The Cairns Project Collection

Here you can see a collection of 3D models I have made over the season at the Cairns Project in South Ronaldsay so far. Many more will be added over time. *Caution* some of the models may take a long time to load or may not load at all on slower devices or PCs. I will soon be making lighter versions of some of the very detailed models for viewing on all devices.

Recording a site over time

One of the first things I wanted to do when arriving at the Cairns site, just after it had been uncovered, was to record as much as I could for photogrammetry in the early phases of the excavation season. There were two reasons for this, the first was to make sure that the photographs taken were of adequate quality, that I was taking shots in the correct positions and that camera settings were all correctly prepared for site recording. If the software didn’t work with my photographs, I could iron out any problems early on. The second reason was so that I could get models of the site before excavation started, then as the season progressed, I could create other models of the same areas to compare with the models created earlier, thus building up a record of the excavation season and the changes to the site over time. The model below is of Trench M at The Cairns, just after it had been uncovered for the 2017 season. The gaps in the trench model are caused by an unavoidable problem with the photogrammetry software..the bugbear of any digital archaeologist attempting photogrammetry.. water ! Anything reflective causes problems when making models, but I’ll save that for another blog !

Digital archaeology at the Cairns and Ness of Brodgar

Over the excavation seasons at The Cairns Project and the Ness of Brodgar, I’ll be spending time as the ‘on-site digital archaeologist’. That may sound like an unusual term and one of the reasons for this is that, put simply, it is an unusual thing to do.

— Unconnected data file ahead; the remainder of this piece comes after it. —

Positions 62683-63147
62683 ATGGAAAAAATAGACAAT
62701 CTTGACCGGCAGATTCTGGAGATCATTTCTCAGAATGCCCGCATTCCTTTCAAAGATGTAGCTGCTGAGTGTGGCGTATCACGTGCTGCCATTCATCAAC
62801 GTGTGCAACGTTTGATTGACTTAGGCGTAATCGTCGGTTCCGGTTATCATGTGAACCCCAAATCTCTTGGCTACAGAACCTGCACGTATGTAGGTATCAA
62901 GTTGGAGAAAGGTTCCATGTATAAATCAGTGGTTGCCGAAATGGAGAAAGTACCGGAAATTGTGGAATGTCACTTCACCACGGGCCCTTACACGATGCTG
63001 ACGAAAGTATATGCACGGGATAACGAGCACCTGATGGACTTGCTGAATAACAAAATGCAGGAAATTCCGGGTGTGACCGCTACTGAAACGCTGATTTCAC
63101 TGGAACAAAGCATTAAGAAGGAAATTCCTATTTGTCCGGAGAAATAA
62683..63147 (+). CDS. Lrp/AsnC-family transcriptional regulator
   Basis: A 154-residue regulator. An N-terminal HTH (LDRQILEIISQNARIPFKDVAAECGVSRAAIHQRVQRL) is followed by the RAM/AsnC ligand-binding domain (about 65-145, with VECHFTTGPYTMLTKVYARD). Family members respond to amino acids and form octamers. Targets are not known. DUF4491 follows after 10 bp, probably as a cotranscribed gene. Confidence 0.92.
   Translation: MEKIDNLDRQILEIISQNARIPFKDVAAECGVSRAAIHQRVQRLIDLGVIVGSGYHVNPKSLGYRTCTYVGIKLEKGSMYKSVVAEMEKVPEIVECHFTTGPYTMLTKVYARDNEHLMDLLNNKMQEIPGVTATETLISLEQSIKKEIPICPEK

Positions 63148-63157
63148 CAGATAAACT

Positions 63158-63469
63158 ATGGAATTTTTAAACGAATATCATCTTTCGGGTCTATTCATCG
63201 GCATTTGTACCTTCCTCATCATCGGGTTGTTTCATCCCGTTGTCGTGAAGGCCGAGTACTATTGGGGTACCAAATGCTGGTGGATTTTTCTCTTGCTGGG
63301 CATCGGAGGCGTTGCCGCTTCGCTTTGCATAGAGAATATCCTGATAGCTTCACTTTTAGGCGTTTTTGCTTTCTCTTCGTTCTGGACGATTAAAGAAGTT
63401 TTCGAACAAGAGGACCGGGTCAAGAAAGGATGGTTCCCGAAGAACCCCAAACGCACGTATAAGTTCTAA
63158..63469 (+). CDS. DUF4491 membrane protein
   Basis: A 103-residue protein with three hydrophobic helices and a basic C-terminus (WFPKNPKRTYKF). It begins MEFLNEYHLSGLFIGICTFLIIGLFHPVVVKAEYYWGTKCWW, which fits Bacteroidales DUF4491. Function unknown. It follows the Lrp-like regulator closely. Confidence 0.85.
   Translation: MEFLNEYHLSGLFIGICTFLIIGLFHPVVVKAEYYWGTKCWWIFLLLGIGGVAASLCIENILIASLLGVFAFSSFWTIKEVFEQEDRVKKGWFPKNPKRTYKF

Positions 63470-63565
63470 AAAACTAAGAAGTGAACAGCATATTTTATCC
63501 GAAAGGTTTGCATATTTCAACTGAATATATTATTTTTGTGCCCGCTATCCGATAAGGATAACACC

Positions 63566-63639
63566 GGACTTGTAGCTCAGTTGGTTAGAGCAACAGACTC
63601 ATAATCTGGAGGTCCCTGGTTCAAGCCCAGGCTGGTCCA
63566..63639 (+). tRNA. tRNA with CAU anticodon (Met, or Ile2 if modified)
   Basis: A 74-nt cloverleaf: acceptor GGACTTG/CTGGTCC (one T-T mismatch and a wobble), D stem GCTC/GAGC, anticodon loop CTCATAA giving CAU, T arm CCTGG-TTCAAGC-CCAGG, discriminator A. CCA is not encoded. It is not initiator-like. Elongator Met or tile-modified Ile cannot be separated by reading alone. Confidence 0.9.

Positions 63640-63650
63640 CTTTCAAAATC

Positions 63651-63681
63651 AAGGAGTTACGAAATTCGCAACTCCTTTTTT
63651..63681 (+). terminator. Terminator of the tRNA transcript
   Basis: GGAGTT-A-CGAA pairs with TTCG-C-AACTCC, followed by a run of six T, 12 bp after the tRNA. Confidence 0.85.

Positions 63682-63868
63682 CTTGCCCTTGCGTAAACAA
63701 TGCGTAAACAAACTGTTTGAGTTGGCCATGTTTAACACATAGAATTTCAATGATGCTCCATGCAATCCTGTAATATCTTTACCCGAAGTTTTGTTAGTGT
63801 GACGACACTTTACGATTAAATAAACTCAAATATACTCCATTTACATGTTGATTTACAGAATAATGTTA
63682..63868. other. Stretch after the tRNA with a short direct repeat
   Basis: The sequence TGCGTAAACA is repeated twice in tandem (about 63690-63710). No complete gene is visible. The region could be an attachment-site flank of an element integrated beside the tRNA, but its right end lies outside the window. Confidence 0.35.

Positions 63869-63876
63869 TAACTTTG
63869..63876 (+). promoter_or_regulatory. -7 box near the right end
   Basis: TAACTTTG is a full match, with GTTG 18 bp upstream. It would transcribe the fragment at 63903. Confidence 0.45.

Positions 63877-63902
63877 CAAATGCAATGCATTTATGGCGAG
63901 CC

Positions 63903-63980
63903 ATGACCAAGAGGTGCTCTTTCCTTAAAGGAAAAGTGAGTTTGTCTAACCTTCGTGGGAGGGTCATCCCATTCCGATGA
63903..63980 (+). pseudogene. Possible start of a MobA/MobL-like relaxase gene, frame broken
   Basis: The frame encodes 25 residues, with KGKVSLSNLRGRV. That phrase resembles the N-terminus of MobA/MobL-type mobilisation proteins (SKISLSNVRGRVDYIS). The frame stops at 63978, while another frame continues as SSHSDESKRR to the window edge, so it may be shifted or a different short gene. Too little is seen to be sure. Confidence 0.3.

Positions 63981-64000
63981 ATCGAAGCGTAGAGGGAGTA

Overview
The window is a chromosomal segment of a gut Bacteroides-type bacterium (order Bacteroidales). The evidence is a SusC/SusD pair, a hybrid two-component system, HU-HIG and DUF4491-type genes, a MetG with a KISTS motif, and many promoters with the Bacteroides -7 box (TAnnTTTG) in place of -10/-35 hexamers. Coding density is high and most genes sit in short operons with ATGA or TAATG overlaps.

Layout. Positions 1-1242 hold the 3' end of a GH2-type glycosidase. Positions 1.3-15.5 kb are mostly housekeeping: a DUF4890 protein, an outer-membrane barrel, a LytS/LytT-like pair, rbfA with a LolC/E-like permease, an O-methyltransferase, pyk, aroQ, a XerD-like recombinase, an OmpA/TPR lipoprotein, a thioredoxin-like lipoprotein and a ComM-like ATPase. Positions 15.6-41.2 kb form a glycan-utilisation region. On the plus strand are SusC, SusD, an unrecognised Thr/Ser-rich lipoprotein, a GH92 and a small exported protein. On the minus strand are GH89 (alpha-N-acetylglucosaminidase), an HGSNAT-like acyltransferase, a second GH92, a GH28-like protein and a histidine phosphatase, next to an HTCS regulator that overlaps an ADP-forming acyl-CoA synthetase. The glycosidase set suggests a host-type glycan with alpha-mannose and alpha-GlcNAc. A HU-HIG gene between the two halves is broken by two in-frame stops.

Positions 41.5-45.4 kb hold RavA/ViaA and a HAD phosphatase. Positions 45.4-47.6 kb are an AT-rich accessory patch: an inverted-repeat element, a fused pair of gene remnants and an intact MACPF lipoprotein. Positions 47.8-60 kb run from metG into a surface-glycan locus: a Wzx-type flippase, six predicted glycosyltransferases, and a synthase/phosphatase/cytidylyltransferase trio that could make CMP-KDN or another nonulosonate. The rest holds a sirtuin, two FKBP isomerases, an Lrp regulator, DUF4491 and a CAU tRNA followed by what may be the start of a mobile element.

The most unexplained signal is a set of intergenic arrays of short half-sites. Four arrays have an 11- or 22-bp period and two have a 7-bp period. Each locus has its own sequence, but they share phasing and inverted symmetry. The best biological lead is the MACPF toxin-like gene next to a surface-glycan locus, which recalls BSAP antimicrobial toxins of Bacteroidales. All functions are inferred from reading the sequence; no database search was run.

Quite often, digital work undertaken for archaeological excavations is completed after the dig season has finished. 3D models of finds created using photogrammetry are usually made in the comfort of a warm office or lab after the finds have been categorised, labelled and wrapped up for preservation, or put on display in a museum. 3D models of trenches during an excavation season are sometimes made, however usually this is just a single model of a particular context during excavation.

Being on the excavation site for the entirety of the dig at The Cairns and Ness of Brodgar, enables the opportunity to generate some 3D models of the same trench at different phases, when different contexts are being discovered. Moreover, when a particularly interesting find is discovered, I can be there to make a 3D model just as it’s unearthed. That way, we can get some 3D models out there for everyone to view the day they are found. Recently, I made the model below of what has been termed the ‘Red Cell’. The Red Cell is a small compartment or room, just off from the centre of the broch.

I’ll be posting more models over the season which I will include in future blogs. Some models may appear on the Friends of the Cairns Facebook page and the @thecairnsbroch Twitter page, on www.nessofbrodgar.co.uk, along with the @UHIArchaeology Twitter page, all great sources for information about the Cairns and Ness projects.

I will also be trying out some interesting new techniques for photogrammetry, utilising different software packages and trying out some experimental digital archaeology, so there will be a lot to see and a lot to write about.